|TRENTON – Attorney General Jeffrey S. Chiesa announced that the former chief of the Quinton Volunteer Fire Company was sentenced to jail today for using fire company equipment and personnel to help a property owner by unlawfully burning down an abandoned house that had been declared unsafe.
Patrick Foster, 47, of Quinton Township, was sentenced to 364 days in the Salem County Jail and two years of probation by Superior Court Judge Timothy G. Farrell in Salem County. He was ordered to report to the jail by 9 a.m. on Friday (April 12). Foster pleaded guilty on Dec. 3, 2012 to an accusation charging him with third-degree crimes of arson and hindering apprehension or prosecution. He forfeited his membership in the fire company and is permanently barred from any public position or employment.
Deputy Attorney General Anthony A. Picione, Deputy Chief of the Division of Criminal Justice Corruption Bureau, prosecuted the case. Foster was charged as a result of an investigation by the New Jersey State Police, the Division of Criminal Justice and the New Jersey Division of Fire Safety.
In pleading guilty, Foster admitted that he agreed to use the fire company to burn the house down in order to gain assistance from the property owner’s son. The son was the housing official for Quinton Township at the time, and Foster wanted his assistance in obtaining a certificate of occupancy in connection with renovations he was making to his own home. Foster also admitted that he hindered the investigation by lying to police, saying that his wife knew of an arrangement between him and the son regarding the fire and the certificate of occupancy, when she did not.
At Foster’s direction, members of the fire company were told to report to the abandoned house on Beasley Neck Road on the evening of Dec. 21, 2010 for a training exercise. Foster was in command at the scene and directed the firefighters to set fire to the structure, which they did using gasoline as an accelerant on the second floor of the house. Foster alerted 911 operators that the fire company was engaged in a special assignment for which permits had been issued.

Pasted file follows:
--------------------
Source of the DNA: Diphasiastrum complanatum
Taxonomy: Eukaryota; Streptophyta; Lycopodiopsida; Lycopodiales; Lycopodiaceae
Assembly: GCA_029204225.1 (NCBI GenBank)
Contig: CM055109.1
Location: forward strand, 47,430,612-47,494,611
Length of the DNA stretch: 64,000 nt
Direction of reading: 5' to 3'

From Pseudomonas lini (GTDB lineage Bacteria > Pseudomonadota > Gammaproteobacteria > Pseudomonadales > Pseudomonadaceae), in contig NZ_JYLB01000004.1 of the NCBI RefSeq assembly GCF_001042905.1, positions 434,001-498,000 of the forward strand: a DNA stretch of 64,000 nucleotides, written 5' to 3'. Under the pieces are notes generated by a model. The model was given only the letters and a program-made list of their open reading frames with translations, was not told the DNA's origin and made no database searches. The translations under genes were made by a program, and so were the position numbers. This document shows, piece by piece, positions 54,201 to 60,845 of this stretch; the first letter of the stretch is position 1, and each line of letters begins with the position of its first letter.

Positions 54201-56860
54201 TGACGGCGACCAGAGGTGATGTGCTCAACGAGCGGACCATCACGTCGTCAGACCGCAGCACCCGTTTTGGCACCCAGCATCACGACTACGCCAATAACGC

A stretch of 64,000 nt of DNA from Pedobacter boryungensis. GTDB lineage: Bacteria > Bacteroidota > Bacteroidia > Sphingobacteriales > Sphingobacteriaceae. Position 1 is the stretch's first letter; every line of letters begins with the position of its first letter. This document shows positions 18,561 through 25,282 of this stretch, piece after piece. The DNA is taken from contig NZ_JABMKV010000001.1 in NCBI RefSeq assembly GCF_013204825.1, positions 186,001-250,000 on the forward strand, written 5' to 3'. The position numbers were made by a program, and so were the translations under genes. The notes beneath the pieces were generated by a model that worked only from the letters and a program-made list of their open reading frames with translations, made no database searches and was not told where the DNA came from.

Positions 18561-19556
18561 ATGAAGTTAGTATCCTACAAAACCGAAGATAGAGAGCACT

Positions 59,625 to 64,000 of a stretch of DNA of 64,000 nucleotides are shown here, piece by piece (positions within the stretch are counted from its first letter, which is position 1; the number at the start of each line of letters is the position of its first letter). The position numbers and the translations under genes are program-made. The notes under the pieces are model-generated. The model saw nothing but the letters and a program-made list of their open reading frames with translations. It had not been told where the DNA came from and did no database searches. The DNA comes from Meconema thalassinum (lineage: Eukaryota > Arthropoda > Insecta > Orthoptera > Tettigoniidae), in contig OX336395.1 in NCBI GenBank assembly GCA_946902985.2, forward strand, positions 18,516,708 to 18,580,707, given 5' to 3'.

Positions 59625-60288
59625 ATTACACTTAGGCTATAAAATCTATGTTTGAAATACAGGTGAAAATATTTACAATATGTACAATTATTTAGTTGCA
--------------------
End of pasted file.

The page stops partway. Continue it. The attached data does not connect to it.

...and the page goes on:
In reality, it is illegal for firefighters to burn down a standard, existing structure for training. There are stringent requirements for “live-burn” training, and a permit is required from the Division of Fire Safety. No permit was obtained in this case. At one point during the fire, Foster called 911 and asked the operator to alert the electric company, because a live electrical wire had fallen to the ground, causing sparks to fly. Investigators found that the protocols in the New Jersey Fire Code for live-burn training were not followed, endangering the lives of firefighters under Foster’s command.
The investigation was conducted for the Division of Criminal Justice by Deputy Attorney General Picione, Detective John Sheeran and Dective Rob Feriozzi. It was conducted for the New Jersey State Police by Detective Stephen Christinzio and Detective Dennis Quinn. It was conducted for the Division of Fire Safety by Capt. Rodman Meyer of the New Jersey State Fire Marshal’s Office.
Foster was suspended from the Quinton Volunteer Fire Company as a result of the investigation and forfeited his position as chief.